Information for educational supervisors and training programme directors
It's important you give doctors in training correct information about out of programme. If the doctor is advised incorrectly, they may not be able to apply for a:
- certificate of completion of training
- certificate of eligibility for specialist registration (CESR) (combined programme)
- certificate of eligibility for general practice registration (CEGPR) (combined programme).
You should refer to your home deanery or local education and training board (LETB) website for further out of programme guidance.
You should advise doctors if they want an out of programme post to count towards their certificate of completion of training or CESR/CEGPR (combined programme), our approval is needed before the post starts. This is a requirement of .
If a doctor has secured a post outside of their training which starts in the next few weeks, you should manage their expectations and advise them, it’s highly unlikely they’ll get approval in time.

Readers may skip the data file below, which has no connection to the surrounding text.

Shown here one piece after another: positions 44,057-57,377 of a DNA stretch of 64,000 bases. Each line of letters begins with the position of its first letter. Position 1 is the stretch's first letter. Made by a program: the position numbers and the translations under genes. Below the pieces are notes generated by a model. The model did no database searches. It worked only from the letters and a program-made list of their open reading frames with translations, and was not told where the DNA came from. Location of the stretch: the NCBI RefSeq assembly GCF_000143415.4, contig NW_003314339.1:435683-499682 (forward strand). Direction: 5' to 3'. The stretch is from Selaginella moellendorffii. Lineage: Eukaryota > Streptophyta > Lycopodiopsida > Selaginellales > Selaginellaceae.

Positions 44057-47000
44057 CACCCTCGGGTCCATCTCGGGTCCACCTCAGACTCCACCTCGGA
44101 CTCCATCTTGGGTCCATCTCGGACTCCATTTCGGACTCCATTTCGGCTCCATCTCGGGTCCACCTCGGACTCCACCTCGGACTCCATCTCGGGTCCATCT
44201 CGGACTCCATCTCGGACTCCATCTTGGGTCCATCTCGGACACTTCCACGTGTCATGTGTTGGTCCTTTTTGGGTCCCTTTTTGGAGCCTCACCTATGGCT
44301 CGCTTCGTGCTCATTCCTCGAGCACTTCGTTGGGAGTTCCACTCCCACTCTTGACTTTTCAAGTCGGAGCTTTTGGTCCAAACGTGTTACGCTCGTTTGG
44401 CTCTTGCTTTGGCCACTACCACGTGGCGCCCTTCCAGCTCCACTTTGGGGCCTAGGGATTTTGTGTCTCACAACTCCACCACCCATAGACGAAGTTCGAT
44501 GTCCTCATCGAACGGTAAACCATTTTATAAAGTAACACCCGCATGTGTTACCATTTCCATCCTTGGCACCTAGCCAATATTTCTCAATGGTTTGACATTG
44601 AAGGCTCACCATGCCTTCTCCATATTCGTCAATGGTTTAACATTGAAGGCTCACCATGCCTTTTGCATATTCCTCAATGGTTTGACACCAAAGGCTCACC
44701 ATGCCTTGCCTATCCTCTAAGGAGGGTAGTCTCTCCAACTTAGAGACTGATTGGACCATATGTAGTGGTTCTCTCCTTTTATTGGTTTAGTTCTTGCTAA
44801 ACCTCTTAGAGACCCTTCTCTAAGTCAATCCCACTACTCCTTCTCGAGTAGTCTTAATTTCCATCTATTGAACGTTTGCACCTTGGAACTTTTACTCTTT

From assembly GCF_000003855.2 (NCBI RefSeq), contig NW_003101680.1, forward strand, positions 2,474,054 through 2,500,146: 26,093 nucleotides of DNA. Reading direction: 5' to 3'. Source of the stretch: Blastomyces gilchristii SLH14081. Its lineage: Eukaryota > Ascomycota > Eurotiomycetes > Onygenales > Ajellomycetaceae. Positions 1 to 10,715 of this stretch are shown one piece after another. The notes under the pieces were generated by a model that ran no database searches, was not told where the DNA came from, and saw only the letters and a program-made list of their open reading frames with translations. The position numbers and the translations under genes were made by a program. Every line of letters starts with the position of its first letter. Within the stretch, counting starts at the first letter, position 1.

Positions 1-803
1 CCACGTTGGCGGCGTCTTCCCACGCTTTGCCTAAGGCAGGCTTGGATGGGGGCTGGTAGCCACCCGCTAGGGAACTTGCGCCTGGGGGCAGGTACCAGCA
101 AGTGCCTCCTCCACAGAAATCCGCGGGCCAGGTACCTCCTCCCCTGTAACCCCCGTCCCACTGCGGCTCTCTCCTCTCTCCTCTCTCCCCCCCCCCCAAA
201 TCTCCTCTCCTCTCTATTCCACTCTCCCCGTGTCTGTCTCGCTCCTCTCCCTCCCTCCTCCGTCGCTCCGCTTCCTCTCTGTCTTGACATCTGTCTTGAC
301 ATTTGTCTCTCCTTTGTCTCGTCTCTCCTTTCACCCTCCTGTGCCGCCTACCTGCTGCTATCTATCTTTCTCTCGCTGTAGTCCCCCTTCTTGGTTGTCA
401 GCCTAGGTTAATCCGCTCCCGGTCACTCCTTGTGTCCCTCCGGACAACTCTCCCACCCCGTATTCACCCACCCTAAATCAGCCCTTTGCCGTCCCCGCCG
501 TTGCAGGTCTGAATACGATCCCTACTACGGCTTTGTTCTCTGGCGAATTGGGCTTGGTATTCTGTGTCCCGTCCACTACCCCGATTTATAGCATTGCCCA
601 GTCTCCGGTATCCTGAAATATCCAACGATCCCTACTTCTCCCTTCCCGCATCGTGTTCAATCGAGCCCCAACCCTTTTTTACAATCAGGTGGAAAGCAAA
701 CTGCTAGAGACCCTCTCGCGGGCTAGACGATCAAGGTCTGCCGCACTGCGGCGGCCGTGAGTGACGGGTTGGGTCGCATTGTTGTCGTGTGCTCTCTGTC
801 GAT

This doesn’t mean they can’t take the post. But the time out won’t count towards their training. Their training completion date may need adjusting to allow the doctor enough time to gain the required competencies in approved training posts.
The doctor must get support and endorsement in writing from the postgraduate dean and the royal college or faculty, before our approval.
It can take up to three months for the doctor to obtain the completed forms we need to give approval. The doctor must also give their employer three months’ notice.
The recommends time out of programme will not normally be agreed until a doctor in training has been in programme for at least a year. This is whether or not the time is to count towards their training.
Doctors in training must submit the Appendix 4 document annually. You can find details of this form in the The Gold Guide.
Out of programme for training is normally for no more than one year, but in exceptional circumstances, can be up to two years.
Out of programme for research is normally for a higher degree, such as a PhD or a master’s degree and will not normally exceed three years. Doctors in their final year will not normally be granted out of programme for research.